HDL-C high density lipoprotein-cholesterol
HFD high fat diet
HFHC high fat high cholesterol
HMG-R β-hydroxy-β-methyl-glutaryl-CoA reductase
LDL-C low density lipoprotein cholesterol
PCSK-9 proprotein convertase subtilisin/kexin type-9
PPAR peroxisome proliferators-activated receptor
SCAP SREBP-2 cleavage activating protein
SREBP-2 sterol regulatory element binding protein-2
VLDL-C very low-density lipoprotein-cholesterol.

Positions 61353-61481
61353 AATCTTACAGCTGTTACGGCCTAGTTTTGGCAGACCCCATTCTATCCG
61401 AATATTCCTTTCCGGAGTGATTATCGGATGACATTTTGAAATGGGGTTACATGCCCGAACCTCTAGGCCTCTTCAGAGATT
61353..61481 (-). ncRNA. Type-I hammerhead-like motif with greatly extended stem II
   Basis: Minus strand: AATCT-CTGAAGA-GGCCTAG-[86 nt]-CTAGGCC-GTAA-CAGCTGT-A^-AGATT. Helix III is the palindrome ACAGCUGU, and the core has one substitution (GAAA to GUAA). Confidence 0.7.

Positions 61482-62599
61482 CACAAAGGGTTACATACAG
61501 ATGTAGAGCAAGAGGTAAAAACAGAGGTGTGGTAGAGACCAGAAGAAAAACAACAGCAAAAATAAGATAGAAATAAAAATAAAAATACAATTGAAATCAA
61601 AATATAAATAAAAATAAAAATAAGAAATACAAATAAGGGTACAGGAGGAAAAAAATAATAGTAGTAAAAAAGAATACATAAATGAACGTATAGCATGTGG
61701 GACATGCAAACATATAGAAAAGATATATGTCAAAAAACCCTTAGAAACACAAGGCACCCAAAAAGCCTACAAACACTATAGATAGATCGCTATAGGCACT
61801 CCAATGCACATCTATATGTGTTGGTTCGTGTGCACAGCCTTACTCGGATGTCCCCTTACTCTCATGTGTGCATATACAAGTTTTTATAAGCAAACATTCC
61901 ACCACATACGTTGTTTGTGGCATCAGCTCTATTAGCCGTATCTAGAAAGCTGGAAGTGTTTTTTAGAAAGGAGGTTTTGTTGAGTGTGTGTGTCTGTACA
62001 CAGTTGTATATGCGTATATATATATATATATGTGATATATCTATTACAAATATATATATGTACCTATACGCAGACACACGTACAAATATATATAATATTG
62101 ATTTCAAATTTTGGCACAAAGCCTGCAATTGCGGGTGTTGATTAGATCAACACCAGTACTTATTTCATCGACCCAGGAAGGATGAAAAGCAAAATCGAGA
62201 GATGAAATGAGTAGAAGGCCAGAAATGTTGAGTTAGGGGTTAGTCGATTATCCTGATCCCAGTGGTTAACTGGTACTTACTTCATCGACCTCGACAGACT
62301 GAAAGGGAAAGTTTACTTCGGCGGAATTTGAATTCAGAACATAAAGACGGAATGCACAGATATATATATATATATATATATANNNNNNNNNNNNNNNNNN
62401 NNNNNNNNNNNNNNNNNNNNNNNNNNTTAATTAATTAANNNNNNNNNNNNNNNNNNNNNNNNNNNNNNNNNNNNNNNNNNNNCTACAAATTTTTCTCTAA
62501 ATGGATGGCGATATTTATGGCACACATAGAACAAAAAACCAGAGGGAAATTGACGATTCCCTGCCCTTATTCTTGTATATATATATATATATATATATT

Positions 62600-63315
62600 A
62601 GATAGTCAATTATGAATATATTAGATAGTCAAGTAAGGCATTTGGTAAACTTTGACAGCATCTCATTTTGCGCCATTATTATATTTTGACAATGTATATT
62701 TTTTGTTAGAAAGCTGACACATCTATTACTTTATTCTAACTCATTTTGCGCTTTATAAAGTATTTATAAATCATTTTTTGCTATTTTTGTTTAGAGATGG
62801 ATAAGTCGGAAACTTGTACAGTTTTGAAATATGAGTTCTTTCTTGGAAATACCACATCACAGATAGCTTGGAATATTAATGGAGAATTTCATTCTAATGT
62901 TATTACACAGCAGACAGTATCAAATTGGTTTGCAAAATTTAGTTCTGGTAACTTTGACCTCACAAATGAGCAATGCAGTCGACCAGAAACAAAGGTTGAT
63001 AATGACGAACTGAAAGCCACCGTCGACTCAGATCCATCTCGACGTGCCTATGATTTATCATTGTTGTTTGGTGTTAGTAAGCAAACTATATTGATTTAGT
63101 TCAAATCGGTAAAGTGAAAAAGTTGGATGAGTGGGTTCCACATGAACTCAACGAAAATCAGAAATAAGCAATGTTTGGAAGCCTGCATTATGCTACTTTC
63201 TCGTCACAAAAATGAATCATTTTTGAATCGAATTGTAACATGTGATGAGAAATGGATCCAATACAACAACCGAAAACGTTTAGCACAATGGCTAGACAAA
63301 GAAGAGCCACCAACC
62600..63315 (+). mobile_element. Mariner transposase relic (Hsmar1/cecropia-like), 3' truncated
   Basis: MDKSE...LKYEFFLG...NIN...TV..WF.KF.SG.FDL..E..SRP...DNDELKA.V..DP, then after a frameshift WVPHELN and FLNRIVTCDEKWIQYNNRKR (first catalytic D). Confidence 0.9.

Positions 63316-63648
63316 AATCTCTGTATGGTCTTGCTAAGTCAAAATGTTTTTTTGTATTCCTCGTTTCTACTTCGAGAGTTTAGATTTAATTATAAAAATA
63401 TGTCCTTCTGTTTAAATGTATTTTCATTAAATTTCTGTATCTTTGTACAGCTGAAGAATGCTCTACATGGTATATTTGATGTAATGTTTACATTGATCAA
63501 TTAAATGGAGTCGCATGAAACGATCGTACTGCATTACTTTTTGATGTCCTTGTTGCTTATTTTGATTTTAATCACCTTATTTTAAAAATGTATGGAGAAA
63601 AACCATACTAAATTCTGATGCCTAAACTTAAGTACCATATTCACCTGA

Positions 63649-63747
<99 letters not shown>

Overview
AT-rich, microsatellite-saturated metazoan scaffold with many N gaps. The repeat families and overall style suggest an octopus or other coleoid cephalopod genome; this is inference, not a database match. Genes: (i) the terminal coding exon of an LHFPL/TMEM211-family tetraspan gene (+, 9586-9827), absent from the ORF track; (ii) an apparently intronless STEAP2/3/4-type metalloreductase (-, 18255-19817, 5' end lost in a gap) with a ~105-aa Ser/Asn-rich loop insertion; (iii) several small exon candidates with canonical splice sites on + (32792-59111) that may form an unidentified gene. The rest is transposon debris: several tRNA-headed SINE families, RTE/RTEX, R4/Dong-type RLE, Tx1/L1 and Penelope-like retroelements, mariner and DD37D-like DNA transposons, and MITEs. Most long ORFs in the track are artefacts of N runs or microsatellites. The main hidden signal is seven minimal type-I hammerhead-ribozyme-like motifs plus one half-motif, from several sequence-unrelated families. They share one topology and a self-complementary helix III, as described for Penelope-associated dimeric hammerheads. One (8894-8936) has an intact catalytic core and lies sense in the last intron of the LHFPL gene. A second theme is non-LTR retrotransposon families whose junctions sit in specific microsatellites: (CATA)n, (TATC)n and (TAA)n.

Among other non-communicable disorders (NCDs), atherosclerotic cardiovascular diseases (ASCVD) are the foremost reasons of disease burden and global fatalities (Virani et al., 2021; Ahmad et al., 2020). However, the prevalence of ASCVD cases and associated morbidities is rising day by day in low-income and middle-income countries (LIMCs) including Asian and African continents (Prabhakaran et al., 2018). The severity of the ASCVD is greatly influenced by distinct health behaviors (i.e., smoking, nutritional status, alcohol intake and physical inactivity) and other cardiovascular risk factors i.e., elevated total cholesterol (TC), triglycerides (TGs), lipoproteins, inflammation, subclinical atherosclerosis, and hypertension (Alvi et al., 2017; Virani et al., 2021). Moreover, high level of low-density lipoprotein-cholesterol (LDL-C) has particularly been linked with the above health conditions even sometimes irrespective of the existence of other risk factors (Wang et al., 2019). Circulatory LDL-C are internalized through specialized receptors, namely LDL-receptor (LDL-R). More importantly, the modified variants of LDL, particularly oxidized (Ox-LDL) and glycated adducts (Gly-LDL), have shown the greater ability to initiate the atherosclerotic plaque formation and subsequent ASCVD events, when compared to the unmodified LDL-C (Nabi et al., 2018, 2019; Wang et al., 2019).